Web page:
In January, blogger and author Jeff Goins issued a challenge to fellow writers to write 500 words a day for the month of January. He not only issued the challenge, but he also offered a list of things to write about. While I used the word count for my own projects, journalling and letter writing, I thought it might be useful to share the three questions from his list for Day 10.
This post will be more reflective than instructive, and so I urge you to write these questions out and give your own answers.
What do you love about the craft?
I love that I can write whatever I choose. I can write a poem, a story, a how-to piece, or even a grumble about what’s not going well for me just now. And no one else needs to know. My notebook is mine alone and I can share whatever I choose. It’s a place to test out ideas and thoughts. It’s free writing at its best. Even when the piece starts with a single idea or thought, to see where the idea goes. Is it mumbo-jumbo or is there a germ of a new idea or story there?
What do you hate?
It’s hard to say that I hate it, but some aspects do fall into the less pleasant side. I dislike it when my story lays flat on the page, the characters that seemed more lively in my imagination lie unresponsive and uninteresting. My reader finds no passion there even if I displayed an aptitude for good spelling, grammar and punctuation. That is surely more than free writing. I hate it, I could say, when a dream with lively characters disappear and I have only a slight memory of what it contained. No, I don’t think that dream will do transferred onto the page. A friend who sees her dreams in technicolour might produce a better story from her dream than I can.
What’re you struggling with, when it comes to this challenge?
In January the challenge got off to a good start. I had a project I’d been wanting to work on for a long time, and so I got right to it. In between I blogged on my own WordPress site, then for two others, but I also had personal stuff to attend to—my life-long friend had become very ill. Some of those days were dedicated to letter writing to Rachel, our Amish friend, who had kept in touch— writing letters faithfully—all these years, since our one-room schoolhouse days, with my friend Gayleen who was, by then, in hospital and critically ill. Feeling strongly that Rachel needed to be kept informed, I made it my task one day of each week throughout Gayleen’s illness, however long it would be—to write a letter to her, by hand with pen and paper. Email and the phone were not options, but I had Rachel’s address since we went visiting a few years ago.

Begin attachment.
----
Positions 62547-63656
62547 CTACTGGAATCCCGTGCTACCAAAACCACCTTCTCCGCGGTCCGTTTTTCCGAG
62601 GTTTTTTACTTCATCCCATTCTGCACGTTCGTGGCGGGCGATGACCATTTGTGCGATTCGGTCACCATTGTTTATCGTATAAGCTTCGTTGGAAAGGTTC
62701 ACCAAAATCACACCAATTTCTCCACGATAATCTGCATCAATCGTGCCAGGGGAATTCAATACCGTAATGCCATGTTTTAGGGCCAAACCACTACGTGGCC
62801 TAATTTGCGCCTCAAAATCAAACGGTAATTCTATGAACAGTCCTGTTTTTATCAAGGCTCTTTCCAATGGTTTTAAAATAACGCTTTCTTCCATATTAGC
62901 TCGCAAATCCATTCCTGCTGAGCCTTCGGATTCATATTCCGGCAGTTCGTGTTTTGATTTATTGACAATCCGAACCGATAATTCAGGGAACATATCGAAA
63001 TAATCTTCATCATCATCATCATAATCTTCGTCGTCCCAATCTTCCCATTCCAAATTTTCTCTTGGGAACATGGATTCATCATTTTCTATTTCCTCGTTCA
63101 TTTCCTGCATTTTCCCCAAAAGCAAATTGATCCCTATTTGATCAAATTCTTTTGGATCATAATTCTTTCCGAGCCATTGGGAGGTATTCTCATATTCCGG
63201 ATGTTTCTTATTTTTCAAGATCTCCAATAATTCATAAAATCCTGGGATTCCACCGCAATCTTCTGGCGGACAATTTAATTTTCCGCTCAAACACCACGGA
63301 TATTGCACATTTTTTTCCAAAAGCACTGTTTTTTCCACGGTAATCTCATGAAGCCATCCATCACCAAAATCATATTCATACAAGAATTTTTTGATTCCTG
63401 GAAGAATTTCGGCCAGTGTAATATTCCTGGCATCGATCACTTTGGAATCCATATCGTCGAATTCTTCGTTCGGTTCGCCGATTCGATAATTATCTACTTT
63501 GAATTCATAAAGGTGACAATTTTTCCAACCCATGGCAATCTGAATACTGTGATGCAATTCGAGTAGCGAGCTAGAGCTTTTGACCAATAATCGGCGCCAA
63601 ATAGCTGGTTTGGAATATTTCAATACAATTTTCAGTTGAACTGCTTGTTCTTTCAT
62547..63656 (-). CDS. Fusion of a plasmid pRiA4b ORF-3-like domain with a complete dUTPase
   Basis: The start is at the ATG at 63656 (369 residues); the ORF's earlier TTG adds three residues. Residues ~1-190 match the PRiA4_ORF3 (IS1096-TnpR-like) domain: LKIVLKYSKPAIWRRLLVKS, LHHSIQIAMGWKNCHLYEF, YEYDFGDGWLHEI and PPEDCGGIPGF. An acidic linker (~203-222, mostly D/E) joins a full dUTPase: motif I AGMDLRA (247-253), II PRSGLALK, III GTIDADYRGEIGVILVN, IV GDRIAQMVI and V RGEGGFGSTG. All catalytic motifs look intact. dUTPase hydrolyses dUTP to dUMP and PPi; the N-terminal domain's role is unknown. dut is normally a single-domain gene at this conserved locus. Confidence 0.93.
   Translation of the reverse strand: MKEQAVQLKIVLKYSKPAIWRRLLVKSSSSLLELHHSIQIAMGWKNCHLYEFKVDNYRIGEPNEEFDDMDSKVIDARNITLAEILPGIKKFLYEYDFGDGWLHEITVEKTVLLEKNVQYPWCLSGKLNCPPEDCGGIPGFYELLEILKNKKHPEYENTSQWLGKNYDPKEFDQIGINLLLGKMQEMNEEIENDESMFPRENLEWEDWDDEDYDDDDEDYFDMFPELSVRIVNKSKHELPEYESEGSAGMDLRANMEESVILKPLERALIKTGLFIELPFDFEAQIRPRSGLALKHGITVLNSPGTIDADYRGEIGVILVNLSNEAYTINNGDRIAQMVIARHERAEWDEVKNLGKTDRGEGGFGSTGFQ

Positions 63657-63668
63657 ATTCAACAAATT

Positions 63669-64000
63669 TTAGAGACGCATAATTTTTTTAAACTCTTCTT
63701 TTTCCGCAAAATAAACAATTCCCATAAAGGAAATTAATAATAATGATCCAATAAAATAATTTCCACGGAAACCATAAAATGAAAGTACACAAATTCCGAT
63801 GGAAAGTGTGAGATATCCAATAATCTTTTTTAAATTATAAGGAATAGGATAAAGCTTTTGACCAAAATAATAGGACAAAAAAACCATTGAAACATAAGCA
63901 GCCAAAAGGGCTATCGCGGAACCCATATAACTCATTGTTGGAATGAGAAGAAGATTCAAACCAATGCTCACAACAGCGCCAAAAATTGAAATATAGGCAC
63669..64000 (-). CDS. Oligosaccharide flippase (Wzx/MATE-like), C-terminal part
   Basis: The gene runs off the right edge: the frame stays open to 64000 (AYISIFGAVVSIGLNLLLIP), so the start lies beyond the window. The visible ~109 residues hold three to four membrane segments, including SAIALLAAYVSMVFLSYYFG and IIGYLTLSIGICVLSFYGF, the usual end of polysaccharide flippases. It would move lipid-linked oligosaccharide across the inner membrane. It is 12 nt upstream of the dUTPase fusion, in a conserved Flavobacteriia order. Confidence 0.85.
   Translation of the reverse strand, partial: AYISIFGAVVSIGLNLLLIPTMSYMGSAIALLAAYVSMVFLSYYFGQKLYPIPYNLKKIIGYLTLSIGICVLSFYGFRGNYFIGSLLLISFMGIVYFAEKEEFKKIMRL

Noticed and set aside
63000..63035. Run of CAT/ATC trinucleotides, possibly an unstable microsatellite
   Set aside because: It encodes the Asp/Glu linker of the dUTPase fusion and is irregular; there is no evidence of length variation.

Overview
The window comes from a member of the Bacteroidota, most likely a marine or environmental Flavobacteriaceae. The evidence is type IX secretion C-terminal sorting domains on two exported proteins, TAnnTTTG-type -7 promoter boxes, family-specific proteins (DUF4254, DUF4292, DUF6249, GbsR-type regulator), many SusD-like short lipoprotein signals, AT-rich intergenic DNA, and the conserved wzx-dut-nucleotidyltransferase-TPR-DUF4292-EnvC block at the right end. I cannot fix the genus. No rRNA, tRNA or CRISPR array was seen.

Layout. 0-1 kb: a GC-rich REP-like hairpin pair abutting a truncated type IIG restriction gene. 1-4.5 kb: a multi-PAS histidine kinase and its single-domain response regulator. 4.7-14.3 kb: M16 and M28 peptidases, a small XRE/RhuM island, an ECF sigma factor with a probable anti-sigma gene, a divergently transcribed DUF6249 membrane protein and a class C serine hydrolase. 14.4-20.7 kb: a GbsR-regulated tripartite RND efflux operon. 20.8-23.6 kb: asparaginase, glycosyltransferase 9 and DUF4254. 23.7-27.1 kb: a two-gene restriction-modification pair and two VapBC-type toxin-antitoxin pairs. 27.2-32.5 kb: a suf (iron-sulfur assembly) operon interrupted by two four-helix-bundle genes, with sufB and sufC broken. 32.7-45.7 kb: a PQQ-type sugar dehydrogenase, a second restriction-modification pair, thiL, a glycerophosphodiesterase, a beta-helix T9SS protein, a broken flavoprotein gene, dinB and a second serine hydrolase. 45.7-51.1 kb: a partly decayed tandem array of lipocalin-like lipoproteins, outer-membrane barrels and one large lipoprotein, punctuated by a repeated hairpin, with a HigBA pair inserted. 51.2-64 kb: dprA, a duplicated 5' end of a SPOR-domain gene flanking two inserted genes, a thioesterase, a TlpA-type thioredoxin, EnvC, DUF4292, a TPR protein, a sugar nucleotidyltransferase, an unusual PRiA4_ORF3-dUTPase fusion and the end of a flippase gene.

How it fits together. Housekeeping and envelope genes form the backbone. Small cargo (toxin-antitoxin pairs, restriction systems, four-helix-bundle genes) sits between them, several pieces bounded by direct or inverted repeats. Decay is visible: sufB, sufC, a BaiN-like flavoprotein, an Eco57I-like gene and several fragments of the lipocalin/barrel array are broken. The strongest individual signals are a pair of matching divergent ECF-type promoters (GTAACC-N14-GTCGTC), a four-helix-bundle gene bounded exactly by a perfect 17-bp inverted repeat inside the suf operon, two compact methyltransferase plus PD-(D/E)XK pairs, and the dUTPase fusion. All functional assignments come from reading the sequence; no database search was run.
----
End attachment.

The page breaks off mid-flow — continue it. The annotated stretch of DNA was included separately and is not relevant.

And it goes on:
How does one write where so much emotion is involved? I managed it somehow, but the last letter at the end of the month was hardest to write when I had to inform my Amish friend of Gayleen’s death. There was now a missing link in our circle of friends.
Sometimes it’s difficult to write, and there’s little revision when writing on a piece of paper with a pen, but I look back and realize that those letters were probably the most important writing I did that month, for they were connecting a friend to circumstances she needed to know about, and staying in touch.
There you have it, three questions and the writing for the day. In this case, even more words than the 500. That’s what happens when you get into a routine of writing, and get into what you’re writing.
After pushing the challenge through February too, between my editing business and other aspects of my life, March would consist of more revision or rewriting, and that’s important too.
Carolyn R. Wilker, editor, author, writing instructor and storyteller from Kitchener, Ontario, where the snowbanks are finally shrinking, eventually to reveal her garden.